“You want to go somewhere where they can explain in language you understand the terms ‘sensitivity’ and ‘specificity,'” said Dr. Nirav Shah, former New York health commissioner, now a Stanford University senior scholar. That means they can tell you how likely you are “to truly have COVID with a positive test, and how likely you are to be COVID-free with a negative test,” he said.
A College of American Pathologists August survey of 1,000 U.S. consumers showed 91% believed getting easy to understand test results was “very important.”
Use a place that can promise results within a day or two.
“Less than 24 hours would be best,” Rassmussen said. “If it takes five days for test results to come back, the contacts of that person have been out in the community exposing other people. That’s how a small outbreak can turn into a big one.”
What test should I get?
If a negative test is required by a school, state or other place you’re visiting, the type of test will probably be specified.
There isn’t a single test everyone agrees upon, Shah said. Molecular tests, such as RT-PCR tests, detect the virus’s genetic material and are generally more reliable than rapid antigen tests that pick up specific proteins on the surface of the virus. But neither is infallible.
When it comes to testing, Shah said, “the devil’s in the details.” That’s because there are significant differences between types of molecular or antigen tests, specimen handling, how much weight can be given to positive or negative results and when results come back.
What should I pay for a test?
Costs vary widely based on the type of test, which often dictates how fast you get results. Insurance companies are supposed to cover tests without cost sharing, but the big caveat is they have to be “medically necessary.” That should include anyone with symptoms, who was exposed or who is having a medical treatment.
Tests can cost as little as $40 or more than $150. If you’re paying out of pocket, factor in the cost, the turnaround time, the test’s reliability and how likely it is you were exposed.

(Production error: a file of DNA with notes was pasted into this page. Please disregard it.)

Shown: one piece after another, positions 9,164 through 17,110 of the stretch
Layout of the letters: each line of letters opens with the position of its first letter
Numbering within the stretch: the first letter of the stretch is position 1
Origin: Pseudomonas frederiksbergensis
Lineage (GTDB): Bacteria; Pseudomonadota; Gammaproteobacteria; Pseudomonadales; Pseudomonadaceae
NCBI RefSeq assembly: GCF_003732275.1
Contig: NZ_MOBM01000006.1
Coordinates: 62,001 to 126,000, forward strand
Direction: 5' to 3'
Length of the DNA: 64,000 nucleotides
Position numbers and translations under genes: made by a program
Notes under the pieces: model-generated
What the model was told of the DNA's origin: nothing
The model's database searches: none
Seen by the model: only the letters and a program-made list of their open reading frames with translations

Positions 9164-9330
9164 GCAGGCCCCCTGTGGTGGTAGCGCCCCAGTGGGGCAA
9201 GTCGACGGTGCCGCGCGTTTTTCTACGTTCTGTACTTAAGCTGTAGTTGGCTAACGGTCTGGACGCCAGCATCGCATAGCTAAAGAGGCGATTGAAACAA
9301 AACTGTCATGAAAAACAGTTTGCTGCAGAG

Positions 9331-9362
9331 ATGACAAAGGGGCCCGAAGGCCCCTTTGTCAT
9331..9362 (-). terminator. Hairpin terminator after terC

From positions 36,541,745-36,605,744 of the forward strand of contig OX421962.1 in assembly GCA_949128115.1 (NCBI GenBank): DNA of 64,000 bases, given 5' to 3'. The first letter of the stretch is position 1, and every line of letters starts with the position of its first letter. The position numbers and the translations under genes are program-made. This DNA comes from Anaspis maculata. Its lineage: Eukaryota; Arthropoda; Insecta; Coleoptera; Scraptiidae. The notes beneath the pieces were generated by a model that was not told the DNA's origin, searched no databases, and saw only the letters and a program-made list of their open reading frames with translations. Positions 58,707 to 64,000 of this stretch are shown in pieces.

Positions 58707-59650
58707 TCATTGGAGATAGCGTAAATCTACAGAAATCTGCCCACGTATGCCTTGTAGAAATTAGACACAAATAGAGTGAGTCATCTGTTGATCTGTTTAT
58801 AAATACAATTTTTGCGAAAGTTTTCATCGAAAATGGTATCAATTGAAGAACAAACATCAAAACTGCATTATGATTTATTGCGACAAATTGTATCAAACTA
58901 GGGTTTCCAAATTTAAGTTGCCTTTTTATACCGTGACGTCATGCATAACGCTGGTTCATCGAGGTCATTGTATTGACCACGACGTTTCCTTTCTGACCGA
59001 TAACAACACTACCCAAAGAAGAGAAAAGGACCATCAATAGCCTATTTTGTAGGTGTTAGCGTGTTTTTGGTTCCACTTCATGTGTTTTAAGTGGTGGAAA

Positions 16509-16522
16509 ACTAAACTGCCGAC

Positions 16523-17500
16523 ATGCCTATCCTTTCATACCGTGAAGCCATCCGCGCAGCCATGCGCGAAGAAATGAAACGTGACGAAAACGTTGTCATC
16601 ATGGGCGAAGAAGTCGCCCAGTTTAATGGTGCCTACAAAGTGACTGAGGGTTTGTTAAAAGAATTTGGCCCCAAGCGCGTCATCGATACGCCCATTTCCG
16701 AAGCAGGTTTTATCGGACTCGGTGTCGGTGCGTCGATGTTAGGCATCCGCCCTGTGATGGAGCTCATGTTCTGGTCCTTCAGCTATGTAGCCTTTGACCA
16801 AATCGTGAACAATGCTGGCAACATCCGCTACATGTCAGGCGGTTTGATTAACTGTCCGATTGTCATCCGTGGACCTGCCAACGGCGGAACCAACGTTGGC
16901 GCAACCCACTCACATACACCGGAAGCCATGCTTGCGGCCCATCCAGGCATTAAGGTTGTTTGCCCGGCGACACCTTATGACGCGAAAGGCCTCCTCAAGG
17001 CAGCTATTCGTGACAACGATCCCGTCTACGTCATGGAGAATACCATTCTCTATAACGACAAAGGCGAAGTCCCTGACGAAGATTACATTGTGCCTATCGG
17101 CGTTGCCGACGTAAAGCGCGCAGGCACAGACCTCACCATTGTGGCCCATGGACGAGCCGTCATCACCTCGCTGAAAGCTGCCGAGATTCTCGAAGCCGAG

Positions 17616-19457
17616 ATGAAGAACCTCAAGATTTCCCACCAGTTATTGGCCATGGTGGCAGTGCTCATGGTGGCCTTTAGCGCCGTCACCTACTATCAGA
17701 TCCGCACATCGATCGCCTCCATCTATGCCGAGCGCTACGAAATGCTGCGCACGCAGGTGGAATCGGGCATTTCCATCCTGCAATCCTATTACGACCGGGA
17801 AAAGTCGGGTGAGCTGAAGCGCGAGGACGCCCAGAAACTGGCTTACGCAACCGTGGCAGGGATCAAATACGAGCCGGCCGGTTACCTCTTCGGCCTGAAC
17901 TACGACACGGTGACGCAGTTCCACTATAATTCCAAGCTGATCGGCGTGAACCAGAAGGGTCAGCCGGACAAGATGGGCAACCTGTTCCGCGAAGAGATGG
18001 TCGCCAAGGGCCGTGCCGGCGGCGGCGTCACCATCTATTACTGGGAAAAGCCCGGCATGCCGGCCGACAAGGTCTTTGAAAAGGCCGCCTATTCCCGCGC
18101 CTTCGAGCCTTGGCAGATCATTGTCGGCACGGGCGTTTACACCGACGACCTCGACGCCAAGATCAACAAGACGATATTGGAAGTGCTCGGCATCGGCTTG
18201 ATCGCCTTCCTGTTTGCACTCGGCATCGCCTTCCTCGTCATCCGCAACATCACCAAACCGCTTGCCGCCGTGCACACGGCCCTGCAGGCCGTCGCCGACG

If you’re taking the test only for “peace of mind,” Rassmussen said, it doesn’t make sense with today’s limited testing.
“You could test negative today but test positive tomorrow – the peace of mind offered by a single test is limited,” she said.
I tested negative. Why do I have to quarantine?
People who have been in close contact with a person who tested positive need to quarantine for 14 days after their last exposure, regardless of their test results, according to the CDC. It can take days after exposure or symptoms for the virus to be detected by a test, so even if you test negative, it might not show up on a test until later in the 14-day period, Rassmussen said.
The effectiveness of two-week quarantines is about the only thing public health experts agree upon, Shah said. That’s long enough to know whether you have the virus and are contagious.
When it comes to testing, Shah said, “‘effective’ is a term we try not to use.”
As for Subit, he never got tested because he has sheltered in place, the rate and case counts are very low where he lives near Seattle, and New York wouldn’t care anyway. He also couldn’t afford to take the time off work to both quarantine and still see his long-divorced parents – or to wait any longer. They’d hit snow and not be able to eat outside, and bigger considerations loom.
“My father is going to be 92 in October and the bone infection is ultimately going to be terminal,” Subit said. “There’s a reasonable chance I need to see him before I can safely get on a plane. I hope he’s here next spring, but I don’t know.”